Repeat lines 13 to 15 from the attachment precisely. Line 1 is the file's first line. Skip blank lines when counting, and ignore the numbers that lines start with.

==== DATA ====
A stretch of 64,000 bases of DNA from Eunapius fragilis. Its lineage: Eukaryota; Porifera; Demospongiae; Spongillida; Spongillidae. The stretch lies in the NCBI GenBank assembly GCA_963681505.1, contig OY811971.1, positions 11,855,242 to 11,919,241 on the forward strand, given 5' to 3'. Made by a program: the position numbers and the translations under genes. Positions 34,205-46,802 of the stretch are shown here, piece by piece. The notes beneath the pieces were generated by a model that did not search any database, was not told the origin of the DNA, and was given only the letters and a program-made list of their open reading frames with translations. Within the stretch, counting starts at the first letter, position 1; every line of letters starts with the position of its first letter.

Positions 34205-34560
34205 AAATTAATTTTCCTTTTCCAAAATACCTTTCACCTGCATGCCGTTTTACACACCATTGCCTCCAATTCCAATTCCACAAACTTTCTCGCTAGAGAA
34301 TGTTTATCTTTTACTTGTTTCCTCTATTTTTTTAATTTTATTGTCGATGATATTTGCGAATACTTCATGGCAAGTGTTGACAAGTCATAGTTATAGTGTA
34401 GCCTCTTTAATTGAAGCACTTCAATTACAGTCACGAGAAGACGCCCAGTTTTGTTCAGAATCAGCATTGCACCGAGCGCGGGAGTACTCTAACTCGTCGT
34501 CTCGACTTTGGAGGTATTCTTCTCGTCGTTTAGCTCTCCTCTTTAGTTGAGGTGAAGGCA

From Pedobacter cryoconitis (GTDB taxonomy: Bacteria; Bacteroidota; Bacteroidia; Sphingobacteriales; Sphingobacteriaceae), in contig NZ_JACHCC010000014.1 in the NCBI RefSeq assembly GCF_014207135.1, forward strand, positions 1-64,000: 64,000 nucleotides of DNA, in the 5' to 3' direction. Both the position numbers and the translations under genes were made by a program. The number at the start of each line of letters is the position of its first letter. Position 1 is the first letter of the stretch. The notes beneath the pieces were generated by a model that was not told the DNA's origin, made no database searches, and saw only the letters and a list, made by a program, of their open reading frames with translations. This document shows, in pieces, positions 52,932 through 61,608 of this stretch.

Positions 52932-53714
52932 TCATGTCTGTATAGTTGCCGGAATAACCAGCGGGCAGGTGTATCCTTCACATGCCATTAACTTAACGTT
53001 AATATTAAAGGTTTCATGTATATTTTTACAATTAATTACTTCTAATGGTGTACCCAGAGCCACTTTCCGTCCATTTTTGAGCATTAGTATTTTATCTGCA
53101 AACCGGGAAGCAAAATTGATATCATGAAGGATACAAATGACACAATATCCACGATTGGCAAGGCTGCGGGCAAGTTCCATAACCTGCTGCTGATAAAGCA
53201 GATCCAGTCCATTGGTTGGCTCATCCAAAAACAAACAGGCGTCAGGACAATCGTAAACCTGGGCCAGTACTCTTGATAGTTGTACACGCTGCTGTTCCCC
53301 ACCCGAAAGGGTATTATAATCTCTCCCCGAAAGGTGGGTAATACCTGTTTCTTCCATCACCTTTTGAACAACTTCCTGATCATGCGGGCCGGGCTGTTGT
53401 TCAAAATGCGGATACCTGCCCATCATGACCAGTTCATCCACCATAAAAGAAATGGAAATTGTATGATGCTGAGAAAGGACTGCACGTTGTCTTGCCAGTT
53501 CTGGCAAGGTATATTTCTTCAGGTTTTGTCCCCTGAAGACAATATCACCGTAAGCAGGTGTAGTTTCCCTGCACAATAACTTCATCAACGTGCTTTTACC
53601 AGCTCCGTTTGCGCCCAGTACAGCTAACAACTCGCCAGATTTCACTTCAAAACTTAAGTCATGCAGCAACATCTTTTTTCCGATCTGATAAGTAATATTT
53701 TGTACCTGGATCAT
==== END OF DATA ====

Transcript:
53301 ACCCGAAAGGGTATTATAATCTCTCCCCGAAAGGTGGGTAATACCTGTTTCTTCCATCACCTTTTGAACAACTTCCTGATCATGCGGGCCGGGCTGTTGT
53401 TCAAAATGCGGATACCTGCCCATCATGACCAGTTCATCCACCATAAAAGAAATGGAAATTGTATGATGCTGAGAAAGGACTGCACGTTGTCTTGCCAGTT
53501 CTGGCAAGGTATATTTCTTCAGGTTTTGTCCCCTGAAGACAATATCACCGTAAGCAGGTGTAGTTTCCCTGCACAATAACTTCATCAACGTGCTTTTACC